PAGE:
“The internet has been around for long enough — and shifted so drastically in that time — that it’s really easy to get nostalgic for past versions of online life.”
“In the United States and elsewhere, public health and medical care are largely separate enterprises. Costa Rica shows the benefits of integrating the two—it spends less than we do on health care and gets better results.”
A portrait of “Edith Murway-Traina, who is heaving around major poundage at the age of 100—making her a Guinness World Record holder for being the oldest known competitive female powerlifter in the world.”
In ‘Rumors,’ Lizzo and Cardi B pull from the ancient Greeks, putting a new twist on an old tradition
Grace B. McGowan, a PhD Candidate in American Studies at Boston University, celebrates the return of Black women to “the classical tradition, a style rooted in the aesthetics of ancient Greece and Rome.” McGowan writes that artists like Lizzo and Cardi B are “adding their own twist” to this tradition.
I periodically dream about losing my teeth, forgetting to go to class for an entire semester, or being unprepared for an exam. Here a professor of psychiatry and a doctoral candidate in neuroscience from the University of Montreal discuss recurrent dream motifs and their possible meanings.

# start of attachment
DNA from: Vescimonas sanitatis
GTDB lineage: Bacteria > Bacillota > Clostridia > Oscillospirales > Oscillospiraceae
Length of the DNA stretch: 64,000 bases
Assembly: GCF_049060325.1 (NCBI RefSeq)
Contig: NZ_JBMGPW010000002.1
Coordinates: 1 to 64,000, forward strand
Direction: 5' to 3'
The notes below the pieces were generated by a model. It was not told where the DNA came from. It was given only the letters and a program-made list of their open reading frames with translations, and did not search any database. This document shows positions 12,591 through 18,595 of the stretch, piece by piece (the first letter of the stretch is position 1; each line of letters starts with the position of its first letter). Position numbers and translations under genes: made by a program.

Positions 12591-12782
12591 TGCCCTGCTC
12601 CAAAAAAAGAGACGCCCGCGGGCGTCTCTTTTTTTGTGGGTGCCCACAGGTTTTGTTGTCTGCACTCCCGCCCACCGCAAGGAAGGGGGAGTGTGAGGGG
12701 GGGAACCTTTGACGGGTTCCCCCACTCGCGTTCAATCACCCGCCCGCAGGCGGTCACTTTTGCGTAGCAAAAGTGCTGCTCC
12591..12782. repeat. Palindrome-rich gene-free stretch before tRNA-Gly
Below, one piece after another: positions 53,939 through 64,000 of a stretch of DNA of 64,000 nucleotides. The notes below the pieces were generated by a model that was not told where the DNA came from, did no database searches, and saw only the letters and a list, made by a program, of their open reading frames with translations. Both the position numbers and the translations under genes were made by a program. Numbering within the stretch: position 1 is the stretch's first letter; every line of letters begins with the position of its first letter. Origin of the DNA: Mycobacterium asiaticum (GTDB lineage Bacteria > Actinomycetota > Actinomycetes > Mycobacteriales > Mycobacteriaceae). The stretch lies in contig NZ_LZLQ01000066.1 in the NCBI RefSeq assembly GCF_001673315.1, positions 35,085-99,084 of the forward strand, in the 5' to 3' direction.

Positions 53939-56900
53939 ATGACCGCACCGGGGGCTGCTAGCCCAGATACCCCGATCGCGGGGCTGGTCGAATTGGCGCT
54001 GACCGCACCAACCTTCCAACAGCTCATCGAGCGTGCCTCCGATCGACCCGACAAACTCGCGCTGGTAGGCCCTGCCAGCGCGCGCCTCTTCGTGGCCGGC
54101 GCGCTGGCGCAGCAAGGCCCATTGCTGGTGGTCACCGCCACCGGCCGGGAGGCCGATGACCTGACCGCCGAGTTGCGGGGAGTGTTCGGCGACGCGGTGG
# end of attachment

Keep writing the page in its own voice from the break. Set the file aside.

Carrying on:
Jane Trombley, a Baby Boomer herself, laments, “I don’t see enough of my peers initiating the conversation. And that’s a drag. Millennials and everyone else need to hear much of what Boomers have to say.”
She ends with a challenge: “Over to you, Boomers.”
So, whadda ya say?
In October 2019, a month or so before Covid-19 began to spread from the industrial Chinese city of Wuhan, Steven Taylor, an Australian psychologist at the University of British Columbia in Vancouver, published what would turn out to be a remarkably prophetic book, The Psychology of Pandemics.
The Guardian reports on Taylor’s psychological approach to understanding pandemics in general and, specifically, the current state of world affairs surrounding COVID-19.
Lorraine Duffy Merkl basks in the freedom that being in her 60s offers: “We can finally let go of the please-like-me baggage and secrets that have been weighing us down, as well as the insecurities based on what others think of us, and realize what really matters is being ourselves and letting the chips fall.”
© 2021 by Mary Daniels Brown